On the weekends I get to spend a lot more time with my son than I can during the week. There’s no rush to get out the door; no meeting to prepare for; no freeway traffic to fret about. The morning stroll can last quite a bit longer; we can take more than one, if the fancy strikes us, as it did today. Even during the week, though, when time is at a premium, Eric and I always find the time to go for a morning stroll, unless it’s pouring down rain. It’s usually just down to the corner and back, but we have to do it.
I’m not sure why I’m so rigorous about getting the boy outside whenever I can; maybe I hope that some of my love of nature will rub off on him. Maybe it’s just to give his stomach time to settle in and take care of the medication (his GER is getting better, but we’re still dosing just to be sure). Maybe I just want to be outside myself, and since I’m in charge of the lad, he gets to come along, will he, nill he.
This morning, though, as we went out for our predawn (yes, daylight saving time lasts into November now, so dawn comes late to south Florida) stroll, I saw something that, after the typical fruitless attempts to get the boy to look at something so far away (he might have seen it, he might not have…), made me run back into the house and set the boy up in his pack and play: …the prettiest moon I’d seen in a long time: the waning crescent moon. Not too many people get to see this phase of the moon; you have to be up pretty early in the morning. Its younger cousin, the waxing crescent, is quite a bit more popular, because it shows up much more conveniently: right after sunset. I’ve always wanted to try getting pictures of the old moon in the new moon’s arms; this is a bit different, but the principle is the same: earthshine lights up the unilluminated part of the moon, while the thin crescent reflects the sun’s glow. With my new digiscoping setup, I was pretty sure I’d be able to get some decent exposures. And I think I was:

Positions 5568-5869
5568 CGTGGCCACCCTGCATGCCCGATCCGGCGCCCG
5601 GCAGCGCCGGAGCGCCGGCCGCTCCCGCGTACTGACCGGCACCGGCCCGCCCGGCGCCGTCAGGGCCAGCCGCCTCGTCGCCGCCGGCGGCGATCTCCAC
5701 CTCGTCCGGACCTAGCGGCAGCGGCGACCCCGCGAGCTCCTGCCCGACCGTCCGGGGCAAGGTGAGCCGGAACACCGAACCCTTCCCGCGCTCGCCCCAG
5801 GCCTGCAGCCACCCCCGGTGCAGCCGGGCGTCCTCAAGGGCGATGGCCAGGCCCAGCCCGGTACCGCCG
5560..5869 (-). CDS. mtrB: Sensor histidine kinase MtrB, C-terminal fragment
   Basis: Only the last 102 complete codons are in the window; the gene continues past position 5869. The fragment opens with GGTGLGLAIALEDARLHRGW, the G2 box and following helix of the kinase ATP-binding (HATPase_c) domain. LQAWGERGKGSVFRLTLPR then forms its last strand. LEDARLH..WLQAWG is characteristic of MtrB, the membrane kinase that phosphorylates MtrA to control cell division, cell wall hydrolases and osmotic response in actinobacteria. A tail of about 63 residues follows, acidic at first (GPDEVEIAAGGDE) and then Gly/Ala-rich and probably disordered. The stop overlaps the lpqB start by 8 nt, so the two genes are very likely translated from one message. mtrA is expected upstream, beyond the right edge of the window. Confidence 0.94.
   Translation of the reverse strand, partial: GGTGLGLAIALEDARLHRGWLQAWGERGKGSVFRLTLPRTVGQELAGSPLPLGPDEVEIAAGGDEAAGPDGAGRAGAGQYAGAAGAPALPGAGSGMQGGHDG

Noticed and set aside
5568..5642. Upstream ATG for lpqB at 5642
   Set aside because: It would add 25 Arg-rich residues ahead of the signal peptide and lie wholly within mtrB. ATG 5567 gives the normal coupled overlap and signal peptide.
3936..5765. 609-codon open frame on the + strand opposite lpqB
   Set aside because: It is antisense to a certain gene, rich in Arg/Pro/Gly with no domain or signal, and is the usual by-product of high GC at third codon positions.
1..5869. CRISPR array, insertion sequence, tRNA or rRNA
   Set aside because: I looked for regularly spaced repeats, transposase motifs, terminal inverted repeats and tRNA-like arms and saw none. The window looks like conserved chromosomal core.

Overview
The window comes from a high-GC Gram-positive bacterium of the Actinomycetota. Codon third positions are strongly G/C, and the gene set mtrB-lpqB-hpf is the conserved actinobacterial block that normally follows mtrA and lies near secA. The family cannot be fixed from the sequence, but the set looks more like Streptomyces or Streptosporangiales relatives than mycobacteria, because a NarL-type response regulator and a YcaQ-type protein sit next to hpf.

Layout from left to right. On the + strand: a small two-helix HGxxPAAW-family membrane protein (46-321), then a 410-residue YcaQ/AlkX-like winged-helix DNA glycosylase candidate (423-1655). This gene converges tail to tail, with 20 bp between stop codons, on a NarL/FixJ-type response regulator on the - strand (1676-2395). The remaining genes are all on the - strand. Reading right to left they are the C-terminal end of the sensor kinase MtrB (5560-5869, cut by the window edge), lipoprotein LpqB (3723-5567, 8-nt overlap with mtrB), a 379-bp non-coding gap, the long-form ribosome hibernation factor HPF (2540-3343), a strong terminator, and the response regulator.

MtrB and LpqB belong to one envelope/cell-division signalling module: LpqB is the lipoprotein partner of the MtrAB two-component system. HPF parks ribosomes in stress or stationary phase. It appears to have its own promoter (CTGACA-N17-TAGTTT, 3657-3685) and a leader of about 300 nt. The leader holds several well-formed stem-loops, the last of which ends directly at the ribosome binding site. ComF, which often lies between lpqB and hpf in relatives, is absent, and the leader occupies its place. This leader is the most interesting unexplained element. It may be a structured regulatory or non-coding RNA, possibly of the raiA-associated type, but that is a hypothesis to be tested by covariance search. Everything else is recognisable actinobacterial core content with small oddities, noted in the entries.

Unfortunately, despite 7 or 8 attempts, I wasn’t able to convince the camera to show the earthshine. The closest I came was the first, autoexposed, image:
While that shot has a nice, old-timey feel to it, with today’s modern technology I feel sure I can do better than this. The only question is when? This moon only occurs 12 times a year, and I rarely have the leisure to put the boy down and do my own thing for 10 minutes on a weekday. But I have hopes. And there are lots of discussion groups on the web devoted to astrophotography; I’m sure I’ll be able to find some good advice on how to solve this little technical difficulty.
So, after I put away the scope, I scooped up the lad and strolled around the neighborhood. It was a hot, muggy morning, despite the official demise of the rainy season last Monday. Our predawn stroll didn’t last very long; just long enough for his tummy medicine to kick in; then it was back inside to enjoy a bite of breakfast.
After breakfast, though, it was back to the outdoor action. It turned out to be a pretty bright morning, bright enough that I had to shield the boy’s eyes from the hot hot sun. We wandered over to the shady side of the house to check out the Aristolochia vine; the one with the flowers that look (I suppose) like a Dutchman’s pipe (hence the common name, Dutchman’s pipe; Wikipedia tells me that there’s a whole unrelated set of plants with flowers, inflorescences, or stems that look like a pipe, of which our non-native but very butterfly-friendly specimen is one. In case you’re wondering, an inflorescence is basically a cluster of flowers).
Inside one of the huge bowl-shaped flowers this morning was a giant Polydamas swallowtail caterpillar (another of my photographic goals is to get a picture of one of these butterflies; we see dozens of them throughout the year on this vine, but they fly so frenetically that we’ve never succeeded in getting a decent shot of one). I’m not sure if this larva was munching the tender blossom, or just enjoying the spa-like atmosphere, as though it were in its own personal jacuzzi bowl, but it seemed to be having fun, whatever it was doing:
And there, in the space of two hours, was my morning: from the giant bowl of the moon to the much smaller bowl of a single flower in my yard. And Eric got to see some of it with me. Maybe someday he’ll be able to actually appreciate it with me.